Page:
Mark Haub is a professor of human nutrition at Kansas State University. Back in 2010, he made the news for his “Junk food diet” experiment. To make a point for his students, he decided to eat almost nothing but the worst junk food for 10 weeks.
He ate snacks you can find at convenience stores, like Twinkie’s, donuts, Doritos, Oreo cookies, etc.
To supplement this extremely deficient diet, he took a multi-vitamin and ate a few vegetables, mostly canned.
So the diet was junk food, a vitamin pill, and a few canned veggies. That’s it.
After 10 weeks, he had lost 27 pounds.
Of course, he limited himself to 1800 calories a day. So he was in a caloric deficit, even though he ate calorie-rich foods.
But here’s the interesting part…
His health improved!
Not only did he go from a body mass index (BMI) of 28.8 (overweight) to 24.9 (normal weight, but he also dropped his LDL cholesterol by 20%, increased his good cholesterol (HDL) by 20%, and most surprisingly, lowered his triglycerides by 39%.
Mr. Haub did not endorse this junk food diet.
And this was not a scientific experiment.
But it was a personal experiment from a nutrition professor to prove that in order to lose weight, calories matter, not the nutritional content of the food.
Of course, you could assume that he’d have better results on the same 1800 calorie diet, but with healthier foods.
However, the point is that many health benefits people get from certain diet come from the fact that they’re losing excess weight. They think it’s all about the foods that they’re eating, but in fact it’s a lot about achieving a normal BMI.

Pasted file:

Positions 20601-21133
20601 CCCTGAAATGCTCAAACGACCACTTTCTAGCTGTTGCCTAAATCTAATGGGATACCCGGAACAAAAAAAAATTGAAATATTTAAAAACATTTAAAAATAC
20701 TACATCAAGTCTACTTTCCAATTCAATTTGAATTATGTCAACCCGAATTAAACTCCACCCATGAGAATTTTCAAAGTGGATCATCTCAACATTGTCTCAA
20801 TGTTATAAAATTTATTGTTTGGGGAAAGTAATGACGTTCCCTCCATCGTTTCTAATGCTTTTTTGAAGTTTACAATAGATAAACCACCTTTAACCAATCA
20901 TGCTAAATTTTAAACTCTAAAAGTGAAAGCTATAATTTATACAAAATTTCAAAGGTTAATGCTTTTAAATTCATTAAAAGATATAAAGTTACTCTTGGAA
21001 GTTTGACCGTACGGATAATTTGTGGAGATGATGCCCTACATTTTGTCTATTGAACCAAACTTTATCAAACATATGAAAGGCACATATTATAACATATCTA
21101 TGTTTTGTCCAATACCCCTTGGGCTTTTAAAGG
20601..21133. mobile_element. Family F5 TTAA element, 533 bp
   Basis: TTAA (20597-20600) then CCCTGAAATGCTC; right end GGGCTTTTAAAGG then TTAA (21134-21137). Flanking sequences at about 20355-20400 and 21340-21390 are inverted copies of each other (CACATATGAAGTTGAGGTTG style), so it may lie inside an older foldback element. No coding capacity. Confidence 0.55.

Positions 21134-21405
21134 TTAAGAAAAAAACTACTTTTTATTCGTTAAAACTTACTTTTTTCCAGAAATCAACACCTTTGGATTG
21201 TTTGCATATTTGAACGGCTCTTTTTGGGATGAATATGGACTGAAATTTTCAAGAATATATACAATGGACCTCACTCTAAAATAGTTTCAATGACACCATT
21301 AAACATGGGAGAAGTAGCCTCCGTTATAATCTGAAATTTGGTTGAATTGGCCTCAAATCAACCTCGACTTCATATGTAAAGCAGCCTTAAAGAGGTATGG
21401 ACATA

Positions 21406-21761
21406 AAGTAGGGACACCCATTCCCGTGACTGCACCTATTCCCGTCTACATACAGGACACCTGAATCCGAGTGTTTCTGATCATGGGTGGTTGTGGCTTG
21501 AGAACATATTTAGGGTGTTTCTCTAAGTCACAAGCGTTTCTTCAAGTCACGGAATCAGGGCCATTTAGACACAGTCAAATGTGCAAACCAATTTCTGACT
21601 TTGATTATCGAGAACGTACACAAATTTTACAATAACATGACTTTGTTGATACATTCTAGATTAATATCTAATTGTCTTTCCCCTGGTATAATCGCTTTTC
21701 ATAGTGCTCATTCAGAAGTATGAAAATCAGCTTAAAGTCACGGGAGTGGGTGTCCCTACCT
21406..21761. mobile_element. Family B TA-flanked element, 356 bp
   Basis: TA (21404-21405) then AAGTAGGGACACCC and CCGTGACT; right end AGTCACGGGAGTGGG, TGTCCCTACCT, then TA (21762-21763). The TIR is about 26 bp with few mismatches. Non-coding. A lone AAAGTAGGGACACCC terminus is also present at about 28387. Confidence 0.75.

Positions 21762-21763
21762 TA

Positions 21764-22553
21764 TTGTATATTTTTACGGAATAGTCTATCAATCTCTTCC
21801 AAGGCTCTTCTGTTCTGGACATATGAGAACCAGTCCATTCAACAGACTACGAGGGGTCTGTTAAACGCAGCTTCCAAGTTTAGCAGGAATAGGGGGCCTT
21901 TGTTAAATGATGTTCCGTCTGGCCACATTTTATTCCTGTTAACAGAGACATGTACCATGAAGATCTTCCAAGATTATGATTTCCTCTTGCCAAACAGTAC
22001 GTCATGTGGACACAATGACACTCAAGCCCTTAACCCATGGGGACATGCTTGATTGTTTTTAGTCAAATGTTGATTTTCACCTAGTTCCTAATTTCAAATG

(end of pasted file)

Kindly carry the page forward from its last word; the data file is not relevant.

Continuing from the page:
I’ve often said that the benefits that many people experience on a raw food diet don’t come from the fact that their food is uncooked, but rather from the fact that a raw food diet forces certain things:
– Avoiding salt.
– Losing weight.
– Eating more fruits and vegetables.
So what does this mean? It means that being lean is important.
And it means that nutrition is very complex and you can’t just simplify it to a simple formula, like “To be healthy, you have to go raw vegan” or “you must eat less than 10% of your calories from fat.”
I surely don’t endorse a junk food diet.
However, let’s be clear that the standard American diet is extremely bad not just because of the food choices, but because the average American eats 3000 calories a day.
The standard American diet wouldn’t be as “SAD” if everyone ate just enough to maintain a healthy body weight, probably closer to 2200 calories a day.
There would still be pathologies caused by the wrong diet, but I think you’d see most health problems magically disappear.
In fact, over a hundred years ago, many alternative health doctors helped people overcome many health problems simply by practicing what they called at the time “frugality” or what we’d call today caloric restriction. They didn’t even change the composition of their patient’s diet.
The real magic will occur if you can do both: change the quality of your diet as well as limiting calories to achieve your ideal weight.